A fevered, psychedelic dream, Last Night in Soho is a seductive ride through the eponymous space in the ‘60s. One almost expects Austin Powers to be flashing his tombstone teeth at one of the nightclubs. Even if the Soho that Baby Driver’s Edgar Wright conjures up only exists in our collective imagination, it is no less alluring.
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It is one in the eye for all the cynics who say nostalgia is a longing for a past that never was. There is no harm and a lot of good in dreaming of being Audrey Hepburn in pearls and Givenchy.
Eloise “Ellie” (Thomasin McKenzie) dreams of being a fashion designer just like her mum. One look at her room in her grandmum’s (Rita Tushingham) place in Cornwall with its ‘60s vinyl records and poster of Breakfast at Tiffany’s convinces you of her excellent taste. And then there is the newspaper dress she is wearing when she gets the letter of acceptance from the London College of Fashion to seal the deal.
Ellie gets to London and unhappy with her horrid jeering roommate, Jocasta (Synnøve Karlsen), she moves into a bedsit owned by Mrs Collins (Diana Rigg). On her first night at the bedsit, Ellie has a vivid dream where she sees herself as a confident blond girl, Sandie (Anya Taylor-Joy) stalking Soho in the ‘60s. You know it is the 60s because Thunderball is playing in the cinemas. Another James Bond connection is that. Diana Rigg played Bond’s wife of a few hours in On Her Majesty’s Secret Service ...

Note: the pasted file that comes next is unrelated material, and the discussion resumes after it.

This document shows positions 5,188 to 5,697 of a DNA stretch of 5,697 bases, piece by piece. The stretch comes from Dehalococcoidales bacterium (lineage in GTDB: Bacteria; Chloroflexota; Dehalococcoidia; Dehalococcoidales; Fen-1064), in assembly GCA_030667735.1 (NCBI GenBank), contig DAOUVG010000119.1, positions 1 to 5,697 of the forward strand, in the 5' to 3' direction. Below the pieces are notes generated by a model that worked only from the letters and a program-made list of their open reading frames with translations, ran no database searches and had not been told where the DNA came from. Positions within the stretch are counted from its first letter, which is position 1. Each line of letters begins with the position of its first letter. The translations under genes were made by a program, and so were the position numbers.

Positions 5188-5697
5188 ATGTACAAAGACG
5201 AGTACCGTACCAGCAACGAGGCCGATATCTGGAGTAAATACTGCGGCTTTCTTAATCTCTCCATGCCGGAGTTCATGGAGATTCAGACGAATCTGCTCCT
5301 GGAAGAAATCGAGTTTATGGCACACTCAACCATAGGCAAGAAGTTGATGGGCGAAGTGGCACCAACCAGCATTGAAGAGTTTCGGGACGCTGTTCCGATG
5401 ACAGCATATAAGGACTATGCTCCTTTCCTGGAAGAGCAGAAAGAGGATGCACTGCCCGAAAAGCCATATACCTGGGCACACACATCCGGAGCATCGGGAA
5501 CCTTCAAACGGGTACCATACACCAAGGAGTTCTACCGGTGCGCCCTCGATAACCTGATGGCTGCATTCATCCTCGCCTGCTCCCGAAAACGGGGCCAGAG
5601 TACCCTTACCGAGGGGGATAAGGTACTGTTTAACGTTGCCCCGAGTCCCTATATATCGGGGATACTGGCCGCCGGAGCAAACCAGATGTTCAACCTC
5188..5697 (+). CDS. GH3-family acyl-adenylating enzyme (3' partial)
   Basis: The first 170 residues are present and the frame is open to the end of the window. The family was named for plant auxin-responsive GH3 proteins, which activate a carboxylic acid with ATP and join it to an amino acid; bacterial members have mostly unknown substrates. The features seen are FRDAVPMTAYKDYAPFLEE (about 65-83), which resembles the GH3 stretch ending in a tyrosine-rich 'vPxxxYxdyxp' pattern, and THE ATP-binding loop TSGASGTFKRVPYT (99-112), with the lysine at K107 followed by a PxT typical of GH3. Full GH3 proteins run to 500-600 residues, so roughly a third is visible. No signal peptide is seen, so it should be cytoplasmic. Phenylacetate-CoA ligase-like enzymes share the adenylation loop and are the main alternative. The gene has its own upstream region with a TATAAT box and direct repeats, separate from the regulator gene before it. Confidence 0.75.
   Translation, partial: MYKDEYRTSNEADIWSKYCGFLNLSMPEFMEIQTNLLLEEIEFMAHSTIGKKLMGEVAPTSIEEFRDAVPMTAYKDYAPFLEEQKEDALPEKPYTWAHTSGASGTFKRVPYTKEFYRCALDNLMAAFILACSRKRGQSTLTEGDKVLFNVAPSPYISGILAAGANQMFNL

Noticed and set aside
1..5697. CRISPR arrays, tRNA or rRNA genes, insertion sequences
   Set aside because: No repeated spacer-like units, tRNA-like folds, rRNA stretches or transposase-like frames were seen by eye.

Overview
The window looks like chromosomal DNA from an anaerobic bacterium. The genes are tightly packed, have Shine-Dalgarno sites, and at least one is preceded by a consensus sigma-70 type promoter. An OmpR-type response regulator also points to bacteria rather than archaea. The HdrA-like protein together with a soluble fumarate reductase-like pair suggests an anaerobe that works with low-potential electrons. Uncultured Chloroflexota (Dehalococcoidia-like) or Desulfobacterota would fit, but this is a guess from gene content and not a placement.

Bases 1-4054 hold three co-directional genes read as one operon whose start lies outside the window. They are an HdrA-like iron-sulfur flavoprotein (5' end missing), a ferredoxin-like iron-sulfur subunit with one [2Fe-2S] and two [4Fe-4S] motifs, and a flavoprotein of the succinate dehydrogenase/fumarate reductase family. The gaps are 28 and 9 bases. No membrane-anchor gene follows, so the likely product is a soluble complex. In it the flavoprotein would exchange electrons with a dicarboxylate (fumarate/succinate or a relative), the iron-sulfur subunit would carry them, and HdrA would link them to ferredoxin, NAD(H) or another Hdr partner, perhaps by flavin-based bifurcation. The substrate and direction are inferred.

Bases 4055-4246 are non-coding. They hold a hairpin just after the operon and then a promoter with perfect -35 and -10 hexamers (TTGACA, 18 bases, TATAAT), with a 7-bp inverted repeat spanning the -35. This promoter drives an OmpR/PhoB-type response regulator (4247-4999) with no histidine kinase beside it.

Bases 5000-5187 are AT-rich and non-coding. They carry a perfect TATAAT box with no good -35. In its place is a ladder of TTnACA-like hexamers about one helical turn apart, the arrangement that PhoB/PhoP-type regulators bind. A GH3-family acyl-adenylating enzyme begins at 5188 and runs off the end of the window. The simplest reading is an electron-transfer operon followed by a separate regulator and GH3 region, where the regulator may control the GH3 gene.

Sandie wants to be a singer and meets a manager Jack (Matt Smith) who promises to help her get an audition. Ellie uses Sandie as her muse and creates a floaty dress, impressing her instructor with her dictum of creating a dress for the wearer, and the not the other way around.
As days pass, Ellie visions take on a darker turn and she begins to see a sinister side to Soho. A strange man (Terence Stamp) seems to be following Ellie, which disturbs her further. One of Ellie’s classmates, John (Michael Ajao) who cares for Ellie, is worried as her behaviour becomes stranger.
Inspired by his parents’ stories of growing up in the 60s, Wright pitched Last Night in Soho as a love letter to that particular time and space. However, he also wanted it to be a cautionary tale of the danger of romanticizing the past.
The film truly is the best kind of love letter to cinema and an era. The music and fashion are exquisite eye and aural candy. Anya Taylor-Joy ( The Queen’s Gambit ) gives another arresting turn, while Matt Smith is smooth as jazz. The mash-up of genres from time travel to psychological thriller to straight-up slasher film is part of the appeal of the film. Groovy baby!
Last Night in Soho is currently running in theatres